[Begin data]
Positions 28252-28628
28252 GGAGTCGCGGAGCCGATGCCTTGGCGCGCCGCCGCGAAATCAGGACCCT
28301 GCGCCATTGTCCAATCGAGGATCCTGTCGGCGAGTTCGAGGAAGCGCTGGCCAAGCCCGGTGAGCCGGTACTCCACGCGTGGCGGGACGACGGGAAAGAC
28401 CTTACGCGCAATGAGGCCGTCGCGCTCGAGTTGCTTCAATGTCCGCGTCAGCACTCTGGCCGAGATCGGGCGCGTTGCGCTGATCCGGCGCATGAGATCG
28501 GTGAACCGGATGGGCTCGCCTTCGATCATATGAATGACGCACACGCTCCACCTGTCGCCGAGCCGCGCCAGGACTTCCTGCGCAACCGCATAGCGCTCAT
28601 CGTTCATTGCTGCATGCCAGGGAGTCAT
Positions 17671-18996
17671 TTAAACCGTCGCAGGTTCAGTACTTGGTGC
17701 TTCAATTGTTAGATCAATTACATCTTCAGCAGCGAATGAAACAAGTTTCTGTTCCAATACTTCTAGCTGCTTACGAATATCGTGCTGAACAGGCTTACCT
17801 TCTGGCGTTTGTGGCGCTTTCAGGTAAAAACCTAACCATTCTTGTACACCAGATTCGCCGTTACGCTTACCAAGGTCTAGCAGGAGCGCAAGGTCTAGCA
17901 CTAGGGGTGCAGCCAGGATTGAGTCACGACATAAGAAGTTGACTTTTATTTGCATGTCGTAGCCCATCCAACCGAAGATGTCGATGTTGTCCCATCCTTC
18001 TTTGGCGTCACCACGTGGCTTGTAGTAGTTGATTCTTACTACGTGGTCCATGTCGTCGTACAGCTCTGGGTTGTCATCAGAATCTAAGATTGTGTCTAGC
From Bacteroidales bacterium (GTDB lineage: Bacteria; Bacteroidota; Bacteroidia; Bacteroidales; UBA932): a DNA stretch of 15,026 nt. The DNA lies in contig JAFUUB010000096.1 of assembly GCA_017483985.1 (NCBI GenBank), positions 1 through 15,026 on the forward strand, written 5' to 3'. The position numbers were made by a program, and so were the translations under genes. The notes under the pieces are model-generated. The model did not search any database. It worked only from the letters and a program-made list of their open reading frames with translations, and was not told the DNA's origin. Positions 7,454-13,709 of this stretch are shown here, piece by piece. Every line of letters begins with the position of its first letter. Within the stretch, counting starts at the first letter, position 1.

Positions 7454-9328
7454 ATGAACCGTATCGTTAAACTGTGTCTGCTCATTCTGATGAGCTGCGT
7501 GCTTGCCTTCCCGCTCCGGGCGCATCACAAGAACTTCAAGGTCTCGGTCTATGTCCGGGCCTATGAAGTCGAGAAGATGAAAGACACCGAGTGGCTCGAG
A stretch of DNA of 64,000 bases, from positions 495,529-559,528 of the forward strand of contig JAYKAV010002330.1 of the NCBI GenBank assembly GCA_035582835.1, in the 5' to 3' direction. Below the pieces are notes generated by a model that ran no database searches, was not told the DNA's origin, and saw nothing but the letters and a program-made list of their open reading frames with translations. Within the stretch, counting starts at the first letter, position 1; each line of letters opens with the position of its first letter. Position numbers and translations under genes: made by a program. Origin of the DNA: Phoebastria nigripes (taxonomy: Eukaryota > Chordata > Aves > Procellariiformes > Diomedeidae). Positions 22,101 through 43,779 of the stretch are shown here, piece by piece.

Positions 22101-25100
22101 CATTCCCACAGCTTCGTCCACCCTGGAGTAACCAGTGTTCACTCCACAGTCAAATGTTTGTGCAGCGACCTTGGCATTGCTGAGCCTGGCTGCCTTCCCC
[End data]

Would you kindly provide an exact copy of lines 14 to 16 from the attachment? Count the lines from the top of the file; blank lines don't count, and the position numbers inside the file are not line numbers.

Positions 7454-9328
7454 ATGAACCGTATCGTTAAACTGTGTCTGCTCATTCTGATGAGCTGCGT
7501 GCTTGCCTTCCCGCTCCGGGCGCATCACAAGAACTTCAAGGTCTCGGTCTATGTCCGGGCCTATGAAGTCGAGAAGATGAAAGACACCGAGTGGCTCGAG